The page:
The Wyoming Game and Fish Department’s new Laramie Regional Office and Wildlife Forensic and Fish Health Laboratory opened for business in June, and the facility will host a commission meeting next week for the first time.
Located at 1212 S. Adams St., the new facility is about a quarter mile south of the old facility, which is about 50 years old.
Inside, a large conference room is big enough for public meetings, hunter education courses and meetings of the Wyoming Game and Fish Commission.
“Before, we always had to go somewhere else in town,” Game and Fish spokesperson Robin Kepple said. “I can’t wait to do my first hunter ed class in here.”
The commission is scheduled to meet from Monday-Wednesday. A dedication is scheduled for 6-7:30 p.m. Monday, along with an open house to celebrate artwork in the building created by Wyoming artists.
In addition to office space for about 30 employees, the facility includes a large shop with three bays for working on vehicles, boats and trailers. In the back, it has a cleaning space for vehicles and ample secured storage for the department’s trucks, campers, trailers, boats, snowmobiles, construction materials and other equipment.
“We’re all pretty humbled by how nice it is,” Kepple said of the new facility.
A large portion of the 45,000-square-foot building is devoted to the Wildlife Forensic and Fish Health Lab, which was housed in the University of Wyoming Biological Sciences Building for more than 60 years.
Laboratory Director Kim Frazier estimated the new lab, at 19,000 square feet, is about four times bigger, with the space and upgrades necessary for coming federal accreditation requirements. The old lab space was too small for the necessary upgrades.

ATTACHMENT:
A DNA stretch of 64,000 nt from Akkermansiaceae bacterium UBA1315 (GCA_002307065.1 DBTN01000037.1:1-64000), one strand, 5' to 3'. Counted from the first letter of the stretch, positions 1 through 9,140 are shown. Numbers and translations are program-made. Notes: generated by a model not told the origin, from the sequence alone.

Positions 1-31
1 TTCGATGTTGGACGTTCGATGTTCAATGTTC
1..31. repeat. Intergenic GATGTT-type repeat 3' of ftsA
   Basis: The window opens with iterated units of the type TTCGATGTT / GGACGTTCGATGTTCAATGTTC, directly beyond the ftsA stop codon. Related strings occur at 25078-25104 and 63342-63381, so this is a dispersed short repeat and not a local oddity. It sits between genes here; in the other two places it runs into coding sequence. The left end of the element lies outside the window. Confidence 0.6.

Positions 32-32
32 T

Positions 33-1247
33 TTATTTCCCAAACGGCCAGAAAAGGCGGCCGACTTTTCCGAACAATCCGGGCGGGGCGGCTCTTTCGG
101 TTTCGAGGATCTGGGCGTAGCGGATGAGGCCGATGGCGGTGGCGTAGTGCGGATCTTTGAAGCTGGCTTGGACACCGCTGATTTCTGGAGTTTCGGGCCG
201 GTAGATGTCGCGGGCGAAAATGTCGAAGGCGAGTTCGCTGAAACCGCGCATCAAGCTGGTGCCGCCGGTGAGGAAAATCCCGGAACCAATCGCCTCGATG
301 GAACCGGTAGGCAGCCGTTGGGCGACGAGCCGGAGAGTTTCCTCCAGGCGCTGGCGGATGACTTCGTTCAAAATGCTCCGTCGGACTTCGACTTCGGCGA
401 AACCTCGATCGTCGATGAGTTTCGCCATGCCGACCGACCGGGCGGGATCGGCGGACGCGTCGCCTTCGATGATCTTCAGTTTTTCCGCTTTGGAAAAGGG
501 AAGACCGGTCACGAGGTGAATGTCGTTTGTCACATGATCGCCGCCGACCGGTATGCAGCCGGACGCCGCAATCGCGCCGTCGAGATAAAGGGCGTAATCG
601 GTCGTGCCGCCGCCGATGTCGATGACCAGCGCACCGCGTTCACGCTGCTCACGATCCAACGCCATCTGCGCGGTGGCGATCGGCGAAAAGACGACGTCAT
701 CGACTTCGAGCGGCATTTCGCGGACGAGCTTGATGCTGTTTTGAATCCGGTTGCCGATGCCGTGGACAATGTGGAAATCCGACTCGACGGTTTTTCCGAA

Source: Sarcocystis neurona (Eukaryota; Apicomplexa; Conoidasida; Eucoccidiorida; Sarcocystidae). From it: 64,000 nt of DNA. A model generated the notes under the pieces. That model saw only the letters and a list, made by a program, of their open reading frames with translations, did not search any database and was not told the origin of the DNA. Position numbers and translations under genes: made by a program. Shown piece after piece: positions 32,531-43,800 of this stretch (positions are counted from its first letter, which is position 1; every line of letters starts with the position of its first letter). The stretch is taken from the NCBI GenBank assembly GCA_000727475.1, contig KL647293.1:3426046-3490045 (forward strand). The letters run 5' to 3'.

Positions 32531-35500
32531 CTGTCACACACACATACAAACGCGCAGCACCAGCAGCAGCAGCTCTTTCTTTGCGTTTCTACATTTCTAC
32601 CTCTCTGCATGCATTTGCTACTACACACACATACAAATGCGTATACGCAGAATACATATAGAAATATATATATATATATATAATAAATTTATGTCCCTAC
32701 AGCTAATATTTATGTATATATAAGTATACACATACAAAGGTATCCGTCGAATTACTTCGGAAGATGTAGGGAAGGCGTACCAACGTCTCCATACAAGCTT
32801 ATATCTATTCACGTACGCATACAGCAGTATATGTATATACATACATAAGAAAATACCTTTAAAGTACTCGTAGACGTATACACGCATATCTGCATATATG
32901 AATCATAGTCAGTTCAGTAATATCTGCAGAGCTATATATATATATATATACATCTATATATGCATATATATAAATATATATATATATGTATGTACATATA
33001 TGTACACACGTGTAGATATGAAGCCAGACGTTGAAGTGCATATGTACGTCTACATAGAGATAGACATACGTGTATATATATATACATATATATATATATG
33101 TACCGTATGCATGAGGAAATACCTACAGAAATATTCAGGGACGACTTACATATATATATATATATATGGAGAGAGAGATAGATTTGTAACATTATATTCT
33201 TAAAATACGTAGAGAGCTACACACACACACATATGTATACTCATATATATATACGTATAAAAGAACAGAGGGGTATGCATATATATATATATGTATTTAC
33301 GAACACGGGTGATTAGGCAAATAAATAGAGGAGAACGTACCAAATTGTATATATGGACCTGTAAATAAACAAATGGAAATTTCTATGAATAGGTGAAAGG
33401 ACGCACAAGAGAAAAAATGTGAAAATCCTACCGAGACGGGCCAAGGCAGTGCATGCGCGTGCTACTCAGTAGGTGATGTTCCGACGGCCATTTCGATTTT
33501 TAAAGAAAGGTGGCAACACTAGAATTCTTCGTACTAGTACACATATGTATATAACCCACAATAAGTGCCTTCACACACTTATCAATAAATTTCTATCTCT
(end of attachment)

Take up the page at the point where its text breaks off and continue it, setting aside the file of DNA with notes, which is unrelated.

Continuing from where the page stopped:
Frazier said most of the accreditation requirements are related to security. Access in the new facility is restricted, with further restrictions on those allowed to enter the forensic lab itself.
“We’ll be able to track who’s been in and out of the lab,” Frazier said.
Scientists in the wildlife forensic lab can identify 18 different species, as well as their gender, using DNA from samples such as gut piles, carcasses, antlers and blood. Their work gives law enforcement another tool with which to investigate wildlife crimes.
Inside the forensic lab, there’s space for secured storage for evidence, even if it needs to be frozen or refrigerated. Equipment used for DNA testing won’t be shared between departments, allowing greater validation of results and fulfilling another accreditation requirement. The facility has room for additional equipment without crowding.
“That lab we were in wasn’t the best for our equipment because it was packed in so tight,” she said. “It gets really warm. It’s nice to be able to spread everything out.”
The Wildlife Forensic and Fish Health Lab, one of the most advanced in the country, currently provides wildlife forensic, tooth aging and fish health services for 10 other states. Expanded space will allow scientists to provide additional fee-based services such as inspecting private fish hatcheries and aging more teeth from big game animals.
Frazier said features such as a new tank room for housing live fish will allow scientists to conduct more fish health research.
“It’s improved the quality of our work life a lot,” she said.
The 6-acre lot for the new facility was acquired by trading the old building and 3.9-acre lot to the Laramie Chamber Business Alliance. The Game and Fish Department was able to fund the project thanks to a stable financial condition caused by budget cuts in recent years, growth in fishing license sales and increased revenue from federal taxes on guns and ammunition. No additional funding was required from the Wyoming Legislature.